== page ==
ISLAMABAD, Sep 02 (APP): England should “definitely” tour Pakistan if it is safe to do so, according to new England and Wales Cricket Board (ECB) chairman Ian Watmore.
England’s next tour of Pakistan is set for 2022, their two prior tours were played in the United Arab Emirates.
“It would be brilliant for us and for the game there to get cricket back on,” Watmore was quoted as saying by BBC Sport.
“With Pakistan back hosting cricket we should definitely go and tour there if it’s at all safe to do so.”
Pakistan have taken part in a tour of England this summer against the backdrop of the coronavirus pandemic. They have stayed and trained in a bio-secure bubble, playing three Tests and three Twenty20 matches, the last of which was held on Tuesday at Emirates Old Trafford behind closed doors.
England have not toured Pakistan since 2005. International limited-overs cricket returned to the country in 2015 and has steadily grown to the point that both Sri Lanka and Bangladesh have played Test cricket here in the past year.
English players have also taken part in the Pakistan Super League.
In August, Pakistan Cricket Board chairman Ehsan Mani said that England’s next tour of Pakistan would not take place at neutral venues.
“I don’t think there will be any reason for England not to come,” said Mani. “I’m very clear that we won’t play in third countries. We either play in Pakistan or we won’t play.”
Watmore, 62, has had a career in business and the civil service, as well as previously serving as the chief executive of the Football Association. He is the father of former Sunderland striker Duncan Watmore.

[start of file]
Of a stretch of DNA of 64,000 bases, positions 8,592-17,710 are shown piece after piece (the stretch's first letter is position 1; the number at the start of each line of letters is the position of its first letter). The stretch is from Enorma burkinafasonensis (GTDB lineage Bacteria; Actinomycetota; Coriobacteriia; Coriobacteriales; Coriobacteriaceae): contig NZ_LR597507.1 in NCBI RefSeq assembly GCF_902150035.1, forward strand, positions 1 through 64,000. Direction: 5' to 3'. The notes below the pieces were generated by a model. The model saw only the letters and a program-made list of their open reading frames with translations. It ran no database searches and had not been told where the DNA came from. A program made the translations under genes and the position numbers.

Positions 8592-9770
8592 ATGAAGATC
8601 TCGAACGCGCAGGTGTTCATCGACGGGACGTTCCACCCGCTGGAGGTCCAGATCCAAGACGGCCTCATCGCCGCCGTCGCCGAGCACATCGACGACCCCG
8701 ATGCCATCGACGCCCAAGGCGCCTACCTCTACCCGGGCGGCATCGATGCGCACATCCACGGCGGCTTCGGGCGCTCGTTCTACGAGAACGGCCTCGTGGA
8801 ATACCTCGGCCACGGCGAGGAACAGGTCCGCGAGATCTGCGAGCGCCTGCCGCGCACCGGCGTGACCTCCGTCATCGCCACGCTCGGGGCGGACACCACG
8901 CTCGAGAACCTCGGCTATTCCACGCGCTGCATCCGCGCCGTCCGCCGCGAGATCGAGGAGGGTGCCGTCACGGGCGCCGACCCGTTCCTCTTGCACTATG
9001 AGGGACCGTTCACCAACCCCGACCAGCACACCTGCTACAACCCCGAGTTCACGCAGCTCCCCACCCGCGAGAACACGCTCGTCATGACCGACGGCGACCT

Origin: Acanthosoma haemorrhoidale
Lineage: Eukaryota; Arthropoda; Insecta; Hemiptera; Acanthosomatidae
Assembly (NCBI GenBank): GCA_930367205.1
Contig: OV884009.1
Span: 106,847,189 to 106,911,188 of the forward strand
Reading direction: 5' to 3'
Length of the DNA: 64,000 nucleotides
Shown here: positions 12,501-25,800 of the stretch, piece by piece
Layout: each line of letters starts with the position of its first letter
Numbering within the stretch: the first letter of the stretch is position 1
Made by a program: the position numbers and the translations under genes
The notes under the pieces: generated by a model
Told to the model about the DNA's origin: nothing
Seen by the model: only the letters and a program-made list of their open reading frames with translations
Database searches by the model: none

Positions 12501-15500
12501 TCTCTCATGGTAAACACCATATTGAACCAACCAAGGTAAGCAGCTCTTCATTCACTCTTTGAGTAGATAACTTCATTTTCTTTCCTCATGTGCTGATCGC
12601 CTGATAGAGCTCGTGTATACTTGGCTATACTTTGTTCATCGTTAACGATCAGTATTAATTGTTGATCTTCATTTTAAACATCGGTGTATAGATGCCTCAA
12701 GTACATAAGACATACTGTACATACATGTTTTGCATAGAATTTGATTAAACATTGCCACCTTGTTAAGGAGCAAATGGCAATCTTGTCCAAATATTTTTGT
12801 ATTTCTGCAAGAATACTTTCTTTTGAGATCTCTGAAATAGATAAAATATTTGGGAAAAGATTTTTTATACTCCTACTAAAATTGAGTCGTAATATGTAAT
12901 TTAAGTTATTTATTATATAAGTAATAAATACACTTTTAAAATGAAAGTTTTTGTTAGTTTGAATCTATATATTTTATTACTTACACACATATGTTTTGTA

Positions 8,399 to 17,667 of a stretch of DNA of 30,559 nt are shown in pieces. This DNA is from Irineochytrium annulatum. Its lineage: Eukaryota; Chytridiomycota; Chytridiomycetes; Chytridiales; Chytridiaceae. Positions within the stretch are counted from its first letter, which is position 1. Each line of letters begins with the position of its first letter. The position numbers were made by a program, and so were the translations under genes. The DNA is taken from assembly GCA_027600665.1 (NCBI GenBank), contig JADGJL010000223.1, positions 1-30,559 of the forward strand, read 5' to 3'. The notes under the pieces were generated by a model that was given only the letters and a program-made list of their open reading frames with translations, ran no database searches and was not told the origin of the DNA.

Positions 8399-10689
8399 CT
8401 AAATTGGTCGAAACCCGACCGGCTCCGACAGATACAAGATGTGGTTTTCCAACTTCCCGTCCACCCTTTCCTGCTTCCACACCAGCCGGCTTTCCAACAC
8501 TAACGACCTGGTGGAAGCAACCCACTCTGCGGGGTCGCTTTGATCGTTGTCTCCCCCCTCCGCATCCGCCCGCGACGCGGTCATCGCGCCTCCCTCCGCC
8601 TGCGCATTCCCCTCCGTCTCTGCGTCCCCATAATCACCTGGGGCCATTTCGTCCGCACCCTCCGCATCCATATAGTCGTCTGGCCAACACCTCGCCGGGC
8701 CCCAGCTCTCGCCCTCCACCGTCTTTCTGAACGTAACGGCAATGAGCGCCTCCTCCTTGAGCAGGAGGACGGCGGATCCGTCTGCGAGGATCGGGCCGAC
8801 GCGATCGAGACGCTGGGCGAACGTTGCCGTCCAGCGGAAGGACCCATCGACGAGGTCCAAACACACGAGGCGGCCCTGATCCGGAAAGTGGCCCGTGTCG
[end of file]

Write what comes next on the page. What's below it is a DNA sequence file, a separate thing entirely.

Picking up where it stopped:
He takes over as ECB chairman from Colin Graves at a time when the game is dealing with the impact of coronavirus, and the governing body facing a £100m shortfall.
Watmore says that is his “most urgent” issue, with job cuts “inevitable”.
Graves had stayed on for an extra year to oversee the launch of The Hundred, only for the new competition to be postponed because of the pandemic.
Watmore conceded “there are a lot of people still to be convinced” on the new format, but reiterated its value for bringing a new audience to the game and strengthening women’s cricket.
“I’m a passionate believer in all forms of cricket,” he said. “It is the best form of sport. I don’t see The Hundred as something that needs to be in conflict with all the others.”
The truncated domestic season of 2020 has seen the formation of the Bob Willis Trophy, where the 18 first-class counties have been split into groups of three and are vying for a place in a five-day final at Lord’s.
There is now debate over whether that format should be retained in future in favour of the current promotion-and-relegation system over two divisions.
Watmore said that the structure of the 2021 domestic season is “up for grabs”, but that he believes all 18 counties can survive across multiple formats of the game.
“Counties should be aspiring to play all forms of cricket, developing England players of the future, but also each of them developing a nuanced localised strategy,” he said.
“Each county can play its part in the future of English cricket in addition to playing in the core tournaments.
“If the economics and performance standards don’t allow that, or the individual counties decide they want to do something different, then that is a conversation, but it is not where I’m coming from as I come into this job.”
Watmore also addressed the diversity of the ECB board, which is now entirely made up of white members following the retirement of Lord Kamlesh Patel.
“It’s quite clear that we do not have the diversity of board that we need going forward,” he said.
“Our gender balance is strong, but could be better. With Kamlesh stepping down, we revert to being an all-white board and that is not acceptable in the long run. We very much we want a diverse, inclusive board.”